:: Article

Modern Times

By Christopher DeVeau.

Cathy Sweeney, Modern Times (Stinging Fly Press, 2020)

A friend of mine once asked me why I had gotten so excited about a new Cathy Sweeney story appearing in the Dublin Review. I think I said that it was because her writing is “properly perverse”. Up until my friend grimaced and looked away down at their shoes, the natural fact that this would mean different things to different people hadn’t really occurred to me. I think maybe they thought I was saying Sweeney was a pervert, or calling myself one. I don’t know, and anyway the subject was changed quickly.

How to explain to someone who didn’t already understand, the value I’d found in a stories like the one about a woman whose career at an educational facility for learning-impaired teenagers comes to an end when she’s caught having an affair with one of her students? Not enough — perhaps even a bit of a dodge — to say that the language, as it almost always does in Sweeney’s stories, positively sings. The plot in this instance was not incidental to the writing’s value. Here was not the soft belly of so much recent fiction. Here was a story ready to wager something, prepared and willing to be misunderstood, which was even in part about the depth of misunderstanding’s potential, and yet which existed without apology all the same. If it would be a dodge to say of the story (titled “A Theory of Forms” and collected now for the first time with Sweeney’s other work in a volume published by reliable workhorse press The Stinging Fly) that the precise details of the plot didn’t matter, or mattered less, compared to the nature of the language — itself sparse, precise, a bouquet of unique and exquisitely chosen weeds — equally then, and from the other direction, it would be a mistake to say that the plot was the point of the thing. As in many of Sweeney’s stories, as in life, it often doesn’t seem to matter overmuch what happens as that it happens, or that it happens to someone. There’s an inevitability in what many of her characters go through and in the decisions they make, an inevitability sometimes taken up or pantomimed in the telling of the stories themselves, the first four of which in this collection take the form of fables and fairy tales, which is to say, stories in which certain things are to happen in a certain order. That what happens in Sweeney’s fables is a woman divorces her husband whose cock she’s been bringing to work with her for years, or the physical architecture of a palace becomes beset with plague as the kingdom descends into end-stage capitalism, does nothing to weaken the stories’ own architecture. Later, this inevitability is gradually replaced with a more familiar kind, and in the arrangement of the stories it’s easy to see a deliberate tendency away from fairy tale towards the more grounded surrealism of sex, divorce, disappointment with how one’s children have turned out, etc., without weakening the sense that the form matters at least as much as what fills it: these are the things that happened; perhaps other things could have happened instead, but would they really have been so different, this being the form taken by a life?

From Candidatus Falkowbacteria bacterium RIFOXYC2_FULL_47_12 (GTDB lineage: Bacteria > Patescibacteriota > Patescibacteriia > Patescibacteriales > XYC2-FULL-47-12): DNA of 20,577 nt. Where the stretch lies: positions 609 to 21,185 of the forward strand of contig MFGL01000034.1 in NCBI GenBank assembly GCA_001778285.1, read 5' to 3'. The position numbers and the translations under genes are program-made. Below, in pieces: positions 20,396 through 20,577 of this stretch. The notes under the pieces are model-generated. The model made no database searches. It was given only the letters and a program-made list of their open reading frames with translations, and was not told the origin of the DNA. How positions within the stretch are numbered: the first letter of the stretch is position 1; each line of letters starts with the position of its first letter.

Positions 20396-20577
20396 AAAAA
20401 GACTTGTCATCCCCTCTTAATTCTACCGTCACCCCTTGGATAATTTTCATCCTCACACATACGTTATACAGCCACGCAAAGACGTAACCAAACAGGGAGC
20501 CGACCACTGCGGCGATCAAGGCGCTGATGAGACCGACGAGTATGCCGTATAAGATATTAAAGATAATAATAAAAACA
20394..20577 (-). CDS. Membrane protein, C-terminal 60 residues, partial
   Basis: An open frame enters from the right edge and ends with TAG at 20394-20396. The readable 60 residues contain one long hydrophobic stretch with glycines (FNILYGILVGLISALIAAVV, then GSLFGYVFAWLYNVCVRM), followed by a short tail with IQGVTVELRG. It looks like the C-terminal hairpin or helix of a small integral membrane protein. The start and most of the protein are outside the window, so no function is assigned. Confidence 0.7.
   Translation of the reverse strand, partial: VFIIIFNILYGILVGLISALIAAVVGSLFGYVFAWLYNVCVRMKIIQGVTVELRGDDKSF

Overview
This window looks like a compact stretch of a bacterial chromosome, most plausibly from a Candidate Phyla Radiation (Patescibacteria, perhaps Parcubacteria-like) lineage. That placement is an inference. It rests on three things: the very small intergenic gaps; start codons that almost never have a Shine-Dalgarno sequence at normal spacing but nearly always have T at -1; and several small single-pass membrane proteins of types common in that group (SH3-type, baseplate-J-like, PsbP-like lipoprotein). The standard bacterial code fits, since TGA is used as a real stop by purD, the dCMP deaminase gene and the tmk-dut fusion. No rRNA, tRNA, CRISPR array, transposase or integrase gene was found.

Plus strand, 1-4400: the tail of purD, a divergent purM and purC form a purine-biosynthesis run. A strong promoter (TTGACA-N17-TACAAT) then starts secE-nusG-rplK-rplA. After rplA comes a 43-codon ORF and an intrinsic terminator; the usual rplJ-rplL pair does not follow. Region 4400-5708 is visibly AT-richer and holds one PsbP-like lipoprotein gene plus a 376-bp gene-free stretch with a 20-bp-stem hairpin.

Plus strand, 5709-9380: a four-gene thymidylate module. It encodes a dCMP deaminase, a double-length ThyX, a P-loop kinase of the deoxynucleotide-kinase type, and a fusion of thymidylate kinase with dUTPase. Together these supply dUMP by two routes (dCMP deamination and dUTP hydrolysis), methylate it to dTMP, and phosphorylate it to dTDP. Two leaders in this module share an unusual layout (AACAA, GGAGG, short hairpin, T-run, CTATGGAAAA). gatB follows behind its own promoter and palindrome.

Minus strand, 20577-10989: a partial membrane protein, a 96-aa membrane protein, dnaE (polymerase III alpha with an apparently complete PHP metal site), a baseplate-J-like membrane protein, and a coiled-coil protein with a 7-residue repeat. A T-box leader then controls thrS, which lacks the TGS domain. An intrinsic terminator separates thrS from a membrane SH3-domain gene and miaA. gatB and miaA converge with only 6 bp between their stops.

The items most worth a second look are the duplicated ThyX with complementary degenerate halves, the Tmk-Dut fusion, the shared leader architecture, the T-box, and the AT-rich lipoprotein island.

You could be forgiven then for taking a title like Modern Times to imply a judgment on its age (or if the idea of one coherent age has begun to seem old-fashioned, its time of life). One question then might be whether what’s offered is a diagnosis or an appraisal; or put another way, whether what’s at issue is health or value. And while Sweeney’s book does have many of the features which have come to be associated with postmodern prognosis-making (unnamed narrators unable or unwilling to articulate their own desires and states of mind; a marked preference for divorce, and not marriage, as narrative’s natural direction), in many other respects there is something a little old-fashioned about Sweeney’s style (much of what she accomplishes with subtle turnings of indirect discourse would be unworkable in more fashionable literary modes), and the writing is in any case far too quick to get bogged down in anything so self-defeating.

Rather, what they seem to me to capture, better than any other writer I know, is the under-determined anxiety of being someone in particular, a condition unnamable insofar as the name could only ever be your own, and what the late Stanley Cavell — a great philosopher of loneliness — described as the state in which “my limitation to myself feels like a limitation of myself, [when] it seems I am always leaving something unsaid; as it were, the saying is left out”.